Charges against Crimean Tatar activist dropped after he was tortured and jailed for six months
The Investigative Committee in Russian-occupied Crimea has terminated criminal proceedings against Ismail Ramazanov almost a year after he was arrested, savagely tortured and held in detention for six months. The move is due to a new law introducing a modest improvement in one of Russia’s notorious ‘extremism’ norms, and will hopefully be followed by the termination of at least two other prosecutions
The law in question concerns Article 282 which punishes for something dubbed ‘incitement to enmity or hatred’. The norm is very widely abused both in occupied Crimea and Russia in cases where people have posted or reposted comments, etc. critical of the Russian authorities, often with respect to Russia’s invasion and annexation of Crimea and aggression against Ukraine in general. The new law which came into force on 27 December 2018 makes the first prosecution under Article 282 an administrative, not a criminal, ‘offence’. The punishment can still be relatively severe, up to 15 days’ imprisonment, however that is much less than the potential five-year prison sentence under criminal legislation. If, however, there was a second charge in the space of a year, this would be treated as a criminal offence.
Lawyer Alexei Ladin reported on 15 January that heto go to court over what he called the sabotage of this ‘with the Investigative Committee refusing to terminate the proceedings against Ramazanov and other Crimeans facing the same charges. Urgency was warranted as all the Crimeans had also been added to Russia’s notorious ‘List of Terrorists and Extremists’. Inclusion on this list means that, without any sentence having been passed, a person faces severe restrictions on accessing his or her bank accounts, receiving pension, etc.
Ramazanov, with Ladin’s help, applied on 8 January for the criminal proceedings against him to be terminated, and for his name to be removed from the ‘List of Terrorists and Extremists’. During the court hearing on 16 January, the investigatorthat the prosecution had been terminated back on 9 January, and produced a document supposedly signed that day. Since Ramazanov had phoned him every day and been told there was no such document, Ladin assumes that the decision was drawn up and back-dated after they took the case to court. Since the court suit had asked for the investigators Timofei Piven and Dmitry Kosyakin to be found guilty of unlawful inaction, a further hearing has been called on 18 January at which Piven is supposed to provide proof that the document was issued as claimed.
Armed and masked men turned up at the Ramazanov home on 23 January, 2018. He was taken away and not seen again until the court detention hearing the following day. Ladin stressed after that hearing that his client had demonstrated real strength in refusing to provide the ‘confession’ they had tried to beat out of him.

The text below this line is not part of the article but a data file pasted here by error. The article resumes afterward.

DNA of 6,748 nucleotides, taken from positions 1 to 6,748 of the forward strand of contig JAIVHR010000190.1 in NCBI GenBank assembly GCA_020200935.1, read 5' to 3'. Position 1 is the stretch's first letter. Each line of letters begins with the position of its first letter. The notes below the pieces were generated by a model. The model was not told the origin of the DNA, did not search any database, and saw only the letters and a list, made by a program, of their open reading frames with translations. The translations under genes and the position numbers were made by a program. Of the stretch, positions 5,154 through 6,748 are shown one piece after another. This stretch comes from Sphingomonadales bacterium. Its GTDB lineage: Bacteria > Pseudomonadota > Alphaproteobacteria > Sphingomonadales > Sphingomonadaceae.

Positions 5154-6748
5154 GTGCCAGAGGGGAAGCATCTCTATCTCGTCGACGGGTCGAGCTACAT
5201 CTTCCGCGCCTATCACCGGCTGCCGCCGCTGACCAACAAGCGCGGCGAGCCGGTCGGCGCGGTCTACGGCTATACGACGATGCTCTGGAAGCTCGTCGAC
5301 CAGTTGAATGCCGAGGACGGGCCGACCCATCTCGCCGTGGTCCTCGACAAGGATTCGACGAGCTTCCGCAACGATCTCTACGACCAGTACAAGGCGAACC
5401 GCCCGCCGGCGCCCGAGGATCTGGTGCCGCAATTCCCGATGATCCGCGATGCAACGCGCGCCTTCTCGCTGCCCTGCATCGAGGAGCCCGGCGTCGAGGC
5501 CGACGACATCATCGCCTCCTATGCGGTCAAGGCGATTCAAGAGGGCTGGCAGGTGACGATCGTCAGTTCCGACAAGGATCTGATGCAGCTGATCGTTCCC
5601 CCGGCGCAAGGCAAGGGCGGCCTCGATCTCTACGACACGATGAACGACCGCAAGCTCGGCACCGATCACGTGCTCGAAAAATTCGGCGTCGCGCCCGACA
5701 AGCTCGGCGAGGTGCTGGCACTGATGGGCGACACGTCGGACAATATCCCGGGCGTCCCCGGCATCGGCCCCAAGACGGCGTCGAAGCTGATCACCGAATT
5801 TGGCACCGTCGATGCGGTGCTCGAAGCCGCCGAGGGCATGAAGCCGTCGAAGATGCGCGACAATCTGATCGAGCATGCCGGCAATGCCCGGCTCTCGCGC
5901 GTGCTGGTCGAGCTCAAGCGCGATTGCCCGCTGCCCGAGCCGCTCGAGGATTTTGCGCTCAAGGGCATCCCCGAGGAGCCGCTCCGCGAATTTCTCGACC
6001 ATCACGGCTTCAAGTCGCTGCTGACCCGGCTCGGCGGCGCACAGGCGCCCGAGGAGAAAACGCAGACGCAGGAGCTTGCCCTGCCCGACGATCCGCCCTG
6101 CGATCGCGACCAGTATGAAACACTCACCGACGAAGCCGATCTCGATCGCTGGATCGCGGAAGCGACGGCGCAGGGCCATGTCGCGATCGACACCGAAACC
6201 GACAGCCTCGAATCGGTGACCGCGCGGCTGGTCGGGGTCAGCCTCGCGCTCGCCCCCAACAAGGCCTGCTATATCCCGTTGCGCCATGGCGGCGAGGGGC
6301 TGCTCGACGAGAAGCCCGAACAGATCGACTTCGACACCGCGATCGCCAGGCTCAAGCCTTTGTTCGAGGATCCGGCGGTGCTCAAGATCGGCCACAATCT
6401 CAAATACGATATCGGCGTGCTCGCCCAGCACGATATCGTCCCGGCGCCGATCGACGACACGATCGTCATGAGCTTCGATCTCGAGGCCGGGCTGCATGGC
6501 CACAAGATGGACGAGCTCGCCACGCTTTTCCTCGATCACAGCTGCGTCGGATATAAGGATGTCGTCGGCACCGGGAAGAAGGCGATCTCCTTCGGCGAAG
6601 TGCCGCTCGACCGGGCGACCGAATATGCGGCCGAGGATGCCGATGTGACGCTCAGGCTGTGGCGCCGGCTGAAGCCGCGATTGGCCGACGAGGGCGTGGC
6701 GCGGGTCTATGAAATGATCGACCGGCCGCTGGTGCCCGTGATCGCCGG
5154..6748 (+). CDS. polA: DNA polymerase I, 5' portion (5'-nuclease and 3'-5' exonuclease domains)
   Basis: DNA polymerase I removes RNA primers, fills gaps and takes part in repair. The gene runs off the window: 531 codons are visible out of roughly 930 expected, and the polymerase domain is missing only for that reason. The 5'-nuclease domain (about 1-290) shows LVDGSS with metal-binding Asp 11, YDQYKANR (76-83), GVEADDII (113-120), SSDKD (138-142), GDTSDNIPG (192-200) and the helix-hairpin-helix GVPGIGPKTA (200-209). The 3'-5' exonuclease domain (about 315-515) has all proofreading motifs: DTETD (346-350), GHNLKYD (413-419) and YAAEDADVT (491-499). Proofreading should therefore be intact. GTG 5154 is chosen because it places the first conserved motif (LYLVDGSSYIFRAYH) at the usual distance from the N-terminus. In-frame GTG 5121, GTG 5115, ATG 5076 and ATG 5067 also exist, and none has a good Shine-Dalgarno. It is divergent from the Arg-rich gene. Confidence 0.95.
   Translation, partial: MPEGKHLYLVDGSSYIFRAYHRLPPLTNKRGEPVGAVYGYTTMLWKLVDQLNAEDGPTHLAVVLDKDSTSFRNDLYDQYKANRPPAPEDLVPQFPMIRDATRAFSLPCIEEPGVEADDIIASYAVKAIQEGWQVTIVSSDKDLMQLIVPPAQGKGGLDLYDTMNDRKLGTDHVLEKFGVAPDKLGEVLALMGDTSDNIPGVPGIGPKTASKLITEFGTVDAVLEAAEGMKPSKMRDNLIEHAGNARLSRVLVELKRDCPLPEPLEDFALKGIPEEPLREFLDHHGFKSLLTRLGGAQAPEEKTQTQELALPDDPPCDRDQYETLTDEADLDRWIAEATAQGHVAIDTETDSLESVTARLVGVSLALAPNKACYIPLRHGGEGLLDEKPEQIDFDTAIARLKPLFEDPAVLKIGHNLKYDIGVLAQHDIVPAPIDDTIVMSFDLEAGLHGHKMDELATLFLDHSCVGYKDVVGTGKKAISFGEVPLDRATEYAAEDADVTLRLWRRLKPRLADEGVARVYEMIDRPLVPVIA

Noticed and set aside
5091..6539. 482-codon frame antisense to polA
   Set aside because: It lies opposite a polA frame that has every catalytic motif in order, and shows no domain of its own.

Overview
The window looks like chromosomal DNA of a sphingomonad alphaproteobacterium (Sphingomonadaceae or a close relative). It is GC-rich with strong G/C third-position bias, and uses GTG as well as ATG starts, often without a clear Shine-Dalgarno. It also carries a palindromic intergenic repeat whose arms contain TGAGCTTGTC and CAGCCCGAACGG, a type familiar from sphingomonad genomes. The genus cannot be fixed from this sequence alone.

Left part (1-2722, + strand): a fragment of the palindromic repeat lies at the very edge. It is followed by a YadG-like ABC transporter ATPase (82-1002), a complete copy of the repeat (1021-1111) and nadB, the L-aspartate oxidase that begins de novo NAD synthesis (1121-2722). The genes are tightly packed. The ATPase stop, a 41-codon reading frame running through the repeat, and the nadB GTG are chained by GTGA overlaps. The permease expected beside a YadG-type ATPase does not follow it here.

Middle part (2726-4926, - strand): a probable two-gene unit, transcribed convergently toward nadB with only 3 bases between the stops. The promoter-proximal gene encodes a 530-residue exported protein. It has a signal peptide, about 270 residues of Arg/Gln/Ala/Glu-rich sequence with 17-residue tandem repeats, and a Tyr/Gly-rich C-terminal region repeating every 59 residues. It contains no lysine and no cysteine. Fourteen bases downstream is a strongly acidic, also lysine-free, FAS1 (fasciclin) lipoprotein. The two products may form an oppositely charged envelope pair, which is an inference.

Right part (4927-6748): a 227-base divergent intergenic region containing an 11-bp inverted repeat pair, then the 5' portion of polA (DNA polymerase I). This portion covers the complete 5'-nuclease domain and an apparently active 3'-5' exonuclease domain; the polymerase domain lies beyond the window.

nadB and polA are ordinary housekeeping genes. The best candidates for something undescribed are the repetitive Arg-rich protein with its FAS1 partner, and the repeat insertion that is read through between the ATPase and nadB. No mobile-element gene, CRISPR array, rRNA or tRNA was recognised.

During the court hearing on January 24, Ramazanov was in very obvious pain andthat he had been beaten by the FSB officers both during the search, and later in their vehicle, and identified one of his torturers as among the four men who had brought him to the court.
Despite Ramazanov’s state, the ‘prosecutor’ objected to the defence’s application for an ambulance to be called and for a medical examination. Instead, he produced a document claiming that Ramazanov’s health was satisfactory, which the ‘court’ chose to find satisfactory, remanding the young man in custody for two months. He was only released finally because the charge did not allow for more than six months’ detention.
Ramazanov was accused, under Article 282 § 1 of Russia’s criminal code, of inciting enmity or denigrating a group on ethnic grounds or their belonging to a social group, with the group in question being ‘Russians’. He was supposed to have made the supposedly ‘extremist’ comments on the Zello Internet radio which is banned in Russia.
During one of the hearings, Ramazanov hethe Crimean ‘High Court’ that “the charges of inciting inter-ethnic enmity are unthinkable. In my circle of friends there are many Russians. Hearing these charges, they don’t understand what is going on these days in Crimea. It’s become common now for people to hear that somebody’s Crimean Tatar, Muslim and say that this means they’re an extremist or terrorist. That is what is happening now in Crimea and I can’t understand it. In more than 20 years as part of Ukraine, such issues never arose. Nobody saw any terrorists and there weren’t any. I don’t know who this suits now. God’s judgement will explain it all, and I will use all possible legal means to try to defend myself against this provocation directed against me, my people, my faith.”